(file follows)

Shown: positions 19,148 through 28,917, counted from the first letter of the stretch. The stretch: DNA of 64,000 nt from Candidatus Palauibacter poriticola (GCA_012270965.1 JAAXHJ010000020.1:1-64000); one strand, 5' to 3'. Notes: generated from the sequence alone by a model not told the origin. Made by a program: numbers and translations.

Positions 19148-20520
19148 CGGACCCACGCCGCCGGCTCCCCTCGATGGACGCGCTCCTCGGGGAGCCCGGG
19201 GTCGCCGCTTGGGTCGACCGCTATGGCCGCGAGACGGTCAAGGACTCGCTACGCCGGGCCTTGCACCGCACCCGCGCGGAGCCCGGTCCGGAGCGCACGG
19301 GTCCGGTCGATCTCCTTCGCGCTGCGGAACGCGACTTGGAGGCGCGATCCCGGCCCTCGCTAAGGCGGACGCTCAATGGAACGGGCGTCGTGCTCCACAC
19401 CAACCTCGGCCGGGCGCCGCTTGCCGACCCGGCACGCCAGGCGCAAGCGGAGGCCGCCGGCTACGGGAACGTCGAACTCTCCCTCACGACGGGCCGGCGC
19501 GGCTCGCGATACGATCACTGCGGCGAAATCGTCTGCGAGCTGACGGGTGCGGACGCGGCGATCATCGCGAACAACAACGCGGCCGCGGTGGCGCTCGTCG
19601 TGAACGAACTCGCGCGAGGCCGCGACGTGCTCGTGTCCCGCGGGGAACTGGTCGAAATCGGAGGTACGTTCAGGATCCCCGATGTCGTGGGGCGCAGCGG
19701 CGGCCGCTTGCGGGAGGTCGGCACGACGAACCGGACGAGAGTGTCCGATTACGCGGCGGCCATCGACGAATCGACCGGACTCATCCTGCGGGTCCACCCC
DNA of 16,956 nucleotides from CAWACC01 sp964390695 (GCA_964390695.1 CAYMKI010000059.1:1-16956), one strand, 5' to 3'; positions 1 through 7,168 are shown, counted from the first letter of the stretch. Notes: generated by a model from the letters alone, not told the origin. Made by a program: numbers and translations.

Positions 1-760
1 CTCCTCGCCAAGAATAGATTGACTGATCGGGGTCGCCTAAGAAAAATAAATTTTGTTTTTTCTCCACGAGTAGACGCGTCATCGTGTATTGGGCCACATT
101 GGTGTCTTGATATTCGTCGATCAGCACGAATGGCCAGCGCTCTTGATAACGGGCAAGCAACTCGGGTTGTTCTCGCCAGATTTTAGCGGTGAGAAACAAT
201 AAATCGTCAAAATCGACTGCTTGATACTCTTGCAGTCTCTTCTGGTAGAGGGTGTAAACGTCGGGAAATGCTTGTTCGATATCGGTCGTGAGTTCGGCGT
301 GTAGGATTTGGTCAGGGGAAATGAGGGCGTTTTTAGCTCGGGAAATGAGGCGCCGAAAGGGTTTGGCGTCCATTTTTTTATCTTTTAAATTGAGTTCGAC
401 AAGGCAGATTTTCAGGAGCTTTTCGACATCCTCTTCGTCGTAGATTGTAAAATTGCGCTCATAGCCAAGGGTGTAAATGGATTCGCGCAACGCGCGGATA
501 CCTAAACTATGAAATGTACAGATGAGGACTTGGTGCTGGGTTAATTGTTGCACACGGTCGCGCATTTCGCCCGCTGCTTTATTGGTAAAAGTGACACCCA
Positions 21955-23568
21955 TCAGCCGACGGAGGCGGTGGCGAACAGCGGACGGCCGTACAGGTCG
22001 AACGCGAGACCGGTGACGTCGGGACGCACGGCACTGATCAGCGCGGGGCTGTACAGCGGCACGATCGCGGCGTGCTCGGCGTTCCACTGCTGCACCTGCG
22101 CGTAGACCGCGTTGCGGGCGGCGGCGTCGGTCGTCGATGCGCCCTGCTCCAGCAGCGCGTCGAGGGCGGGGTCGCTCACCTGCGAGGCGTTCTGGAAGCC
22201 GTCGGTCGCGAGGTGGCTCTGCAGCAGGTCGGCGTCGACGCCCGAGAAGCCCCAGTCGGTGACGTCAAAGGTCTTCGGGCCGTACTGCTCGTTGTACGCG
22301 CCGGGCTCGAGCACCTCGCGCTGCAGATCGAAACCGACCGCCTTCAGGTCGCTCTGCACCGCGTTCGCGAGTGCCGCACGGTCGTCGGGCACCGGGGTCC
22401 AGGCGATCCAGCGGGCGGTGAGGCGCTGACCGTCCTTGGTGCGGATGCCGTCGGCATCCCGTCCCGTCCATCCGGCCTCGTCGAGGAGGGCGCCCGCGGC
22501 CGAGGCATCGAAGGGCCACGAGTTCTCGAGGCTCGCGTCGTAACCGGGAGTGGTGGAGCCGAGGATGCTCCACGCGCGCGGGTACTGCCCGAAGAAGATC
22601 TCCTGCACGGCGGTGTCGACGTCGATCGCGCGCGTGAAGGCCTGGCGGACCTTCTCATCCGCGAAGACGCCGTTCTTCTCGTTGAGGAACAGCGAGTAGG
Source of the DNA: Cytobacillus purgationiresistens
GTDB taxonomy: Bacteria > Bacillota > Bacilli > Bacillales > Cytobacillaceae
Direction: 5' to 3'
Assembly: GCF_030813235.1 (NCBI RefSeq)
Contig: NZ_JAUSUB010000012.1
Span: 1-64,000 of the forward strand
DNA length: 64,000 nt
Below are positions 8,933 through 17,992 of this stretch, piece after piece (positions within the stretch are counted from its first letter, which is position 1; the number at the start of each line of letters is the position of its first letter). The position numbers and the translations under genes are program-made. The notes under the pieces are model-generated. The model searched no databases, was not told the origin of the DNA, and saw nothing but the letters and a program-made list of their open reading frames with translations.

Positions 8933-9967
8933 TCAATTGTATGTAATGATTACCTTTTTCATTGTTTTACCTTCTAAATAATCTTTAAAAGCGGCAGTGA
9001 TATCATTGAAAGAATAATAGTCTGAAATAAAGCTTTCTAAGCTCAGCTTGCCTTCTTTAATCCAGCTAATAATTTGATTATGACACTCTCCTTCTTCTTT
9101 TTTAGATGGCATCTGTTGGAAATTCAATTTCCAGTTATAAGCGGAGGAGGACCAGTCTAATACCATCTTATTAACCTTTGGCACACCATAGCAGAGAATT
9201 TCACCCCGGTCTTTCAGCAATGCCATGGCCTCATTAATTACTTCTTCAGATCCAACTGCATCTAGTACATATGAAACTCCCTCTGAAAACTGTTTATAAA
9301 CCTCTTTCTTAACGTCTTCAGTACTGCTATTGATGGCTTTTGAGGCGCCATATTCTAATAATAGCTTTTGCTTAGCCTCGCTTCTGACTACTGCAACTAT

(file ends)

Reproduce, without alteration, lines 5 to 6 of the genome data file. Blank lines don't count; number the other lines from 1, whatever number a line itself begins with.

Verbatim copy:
19301 GTCCGGTCGATCTCCTTCGCGCTGCGGAACGCGACTTGGAGGCGCGATCCCGGCCCTCGCTAAGGCGGACGCTCAATGGAACGGGCGTCGTGCTCCACAC
19401 CAACCTCGGCCGGGCGCCGCTTGCCGACCCGGCACGCCAGGCGCAAGCGGAGGCCGCCGGCTACGGGAACGTCGAACTCTCCCTCACGACGGGCCGGCGC